With taxes, it’s either a sign-waver or Cell Block D


It’s Saturday, and I’m dropping off a truck load of leaves at the Mesa County compost facility. Apparently, the city’s fall leaf program is over.

Near an Orchard Mesa strip mall, I see a guy with a mohawk. He has headphones on and is — why not? — dancing wildly on the side of U.S. Highway 50.

He’s also waving a sign, endorsing a certain tax preparer in a very enthusiastic manner. He’s more excited about this tax preparer than you were on your wedding night. In case the mohawk and highway dance didn’t convince you to hand over all your personal financial information, he’s nattily attired in a foam Statue of Liberty costume. The three-piece suit must have been at the dry cleaners.

It got me thinking about taxes and the torture that is the United States tax code.

In the early ‘90s, I once tried to do my own taxes. I went to the Mesa County library and pulled out the Internal Revenue Code for guidance. After a few excruciatingly boring pages, I said “screw it” and went to where they keep the Sports Illustrated swimsuit edition instead. It was gone, however, taken by a homeless guy sitting at a nearby table who seemed to very much approve of its contents. I went back to the Internal Revenue Code.

Preparing your own taxes is like doing your own plumbing repairs. You can do it yourself, but it’s going to involve a lot of hours, a No. 2 pencil and a plunger. Plus, at the end of the day, you’re going to be wet, out $4,000 and on your knees crying.

The first federal income tax was initiated in order to pay for the Civil War. Even then it was just 3 percent on the wealthy and deemed to be “temporary,” ending in “eighteen hundred and sixty-six.” President Lincoln sold the idea to the American public by telling them, “If you like your 0 percent tax rate, you can keep it.”

This is the time of year when Americans can be broken down into two categories:

A. Those who are self-employed.

B. Those who are choosing big screen TVs at Best Buy.

If every American had to write a check for their taxes, the rate would be “0” and our government wouldn’t have money to waste on useless things, such as Egyptian foreign aid, or catfish mating studies, or Harry Reid.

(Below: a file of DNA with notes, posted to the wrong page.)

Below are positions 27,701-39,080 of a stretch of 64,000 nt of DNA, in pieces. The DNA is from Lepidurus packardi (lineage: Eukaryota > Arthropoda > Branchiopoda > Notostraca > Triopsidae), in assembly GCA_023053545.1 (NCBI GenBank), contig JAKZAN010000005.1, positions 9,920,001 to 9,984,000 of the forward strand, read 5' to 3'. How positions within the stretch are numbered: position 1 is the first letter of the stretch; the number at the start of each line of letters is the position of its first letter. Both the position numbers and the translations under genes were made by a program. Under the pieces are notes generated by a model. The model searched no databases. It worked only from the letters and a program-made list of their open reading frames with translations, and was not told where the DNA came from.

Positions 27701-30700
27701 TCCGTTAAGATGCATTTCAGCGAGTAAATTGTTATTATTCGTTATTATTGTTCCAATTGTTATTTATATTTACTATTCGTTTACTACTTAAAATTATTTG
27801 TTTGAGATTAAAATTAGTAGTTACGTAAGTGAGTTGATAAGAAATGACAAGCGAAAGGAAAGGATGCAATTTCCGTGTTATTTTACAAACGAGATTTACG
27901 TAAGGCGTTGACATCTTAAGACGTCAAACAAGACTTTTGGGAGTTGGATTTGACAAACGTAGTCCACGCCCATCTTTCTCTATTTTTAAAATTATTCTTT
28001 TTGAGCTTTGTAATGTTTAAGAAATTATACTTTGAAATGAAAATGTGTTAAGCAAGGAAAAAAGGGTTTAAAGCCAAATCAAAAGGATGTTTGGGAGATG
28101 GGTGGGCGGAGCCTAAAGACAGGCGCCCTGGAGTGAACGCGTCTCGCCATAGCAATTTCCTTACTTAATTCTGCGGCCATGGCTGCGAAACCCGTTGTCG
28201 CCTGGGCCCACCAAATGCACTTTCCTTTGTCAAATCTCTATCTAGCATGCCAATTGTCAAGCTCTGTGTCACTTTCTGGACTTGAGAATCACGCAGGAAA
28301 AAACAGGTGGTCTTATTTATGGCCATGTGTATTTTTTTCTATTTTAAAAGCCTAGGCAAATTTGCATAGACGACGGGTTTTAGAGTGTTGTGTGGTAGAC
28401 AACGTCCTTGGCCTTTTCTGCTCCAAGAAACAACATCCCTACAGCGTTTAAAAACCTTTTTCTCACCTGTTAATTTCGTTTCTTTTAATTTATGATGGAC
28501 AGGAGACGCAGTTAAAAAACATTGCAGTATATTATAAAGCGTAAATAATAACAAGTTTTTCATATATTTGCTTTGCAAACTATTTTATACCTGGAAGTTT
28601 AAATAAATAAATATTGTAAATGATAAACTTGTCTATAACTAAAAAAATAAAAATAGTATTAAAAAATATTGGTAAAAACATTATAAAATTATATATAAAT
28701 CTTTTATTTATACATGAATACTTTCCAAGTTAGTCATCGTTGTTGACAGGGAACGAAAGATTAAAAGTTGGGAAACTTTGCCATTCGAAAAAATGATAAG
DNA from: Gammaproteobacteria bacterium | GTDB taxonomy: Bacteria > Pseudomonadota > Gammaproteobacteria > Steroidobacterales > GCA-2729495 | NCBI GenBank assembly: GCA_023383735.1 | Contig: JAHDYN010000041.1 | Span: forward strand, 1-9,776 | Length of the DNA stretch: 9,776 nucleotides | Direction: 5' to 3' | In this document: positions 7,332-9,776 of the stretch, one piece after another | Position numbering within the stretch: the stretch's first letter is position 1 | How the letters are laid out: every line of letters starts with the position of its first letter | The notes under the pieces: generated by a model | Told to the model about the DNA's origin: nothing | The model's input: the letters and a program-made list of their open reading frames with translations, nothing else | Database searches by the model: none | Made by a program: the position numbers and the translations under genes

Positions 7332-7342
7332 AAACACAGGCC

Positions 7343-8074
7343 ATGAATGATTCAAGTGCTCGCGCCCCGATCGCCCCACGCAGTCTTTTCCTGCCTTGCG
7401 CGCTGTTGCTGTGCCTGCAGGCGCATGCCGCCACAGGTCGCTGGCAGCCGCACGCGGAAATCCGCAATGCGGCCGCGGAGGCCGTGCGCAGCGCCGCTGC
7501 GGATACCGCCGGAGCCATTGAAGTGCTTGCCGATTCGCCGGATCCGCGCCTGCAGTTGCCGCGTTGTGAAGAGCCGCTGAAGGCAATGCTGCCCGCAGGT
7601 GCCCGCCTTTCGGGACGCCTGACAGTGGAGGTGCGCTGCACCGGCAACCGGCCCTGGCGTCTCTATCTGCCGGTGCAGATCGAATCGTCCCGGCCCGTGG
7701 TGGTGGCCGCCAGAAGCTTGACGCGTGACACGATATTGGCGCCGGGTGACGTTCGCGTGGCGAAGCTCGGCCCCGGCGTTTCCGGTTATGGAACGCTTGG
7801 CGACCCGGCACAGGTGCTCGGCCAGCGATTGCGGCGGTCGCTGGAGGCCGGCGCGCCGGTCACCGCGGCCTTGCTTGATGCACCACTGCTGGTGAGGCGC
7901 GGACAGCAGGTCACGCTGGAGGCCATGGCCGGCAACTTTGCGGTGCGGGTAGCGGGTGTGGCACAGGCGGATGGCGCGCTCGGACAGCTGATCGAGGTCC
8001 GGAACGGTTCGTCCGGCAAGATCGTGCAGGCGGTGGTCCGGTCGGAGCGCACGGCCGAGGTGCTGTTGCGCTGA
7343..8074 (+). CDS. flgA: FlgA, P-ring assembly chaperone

So for those who itemize, it’s important you take all of your legally allowable deductions. If, for example, you had a breakfast burrito at the Main Street Cafe on Feb. 22 costing $8.50, and you mentioned it in a newspaper column for which you received income, the meal would be deductible. All of your children are deductible. Even the ones you don’t want.

Charitable donations are still deductible. For example, my family recently donated a used broken vacuum cleaner worth $5,000 to Goodwill. It says so right there on the receipt I filled out.

Then again, you should be careful. A more aggressive IRS has increased audits and is really going after suspicious people, whom they define as anyone who voted for Mitt Romney.

There are seminars that supposedly teach that you don’t have to pay any taxes and how the 16th Amendment is invalid. The presenters always brag about how they personally haven’t paid taxes for, like, 40 years. My heart is with these people, but my mind tells me that following their advice will lead me to Cell Block D in Leavenworth, where I’ll spend the next 15 to 20 years of my life as a Detroit drug dealer’s sweetheart. Paying taxes is a pain, but not nearly as much as being violated in an east Kansas shower.

The whole tax thing is a hassle, which is why I went to the Rockslide and drowned my sorrows over a pint of beer. It was Feb. 28. It cost $3.

Reach Steve Beauregard at .(JavaScript must be enabled to view this email address).


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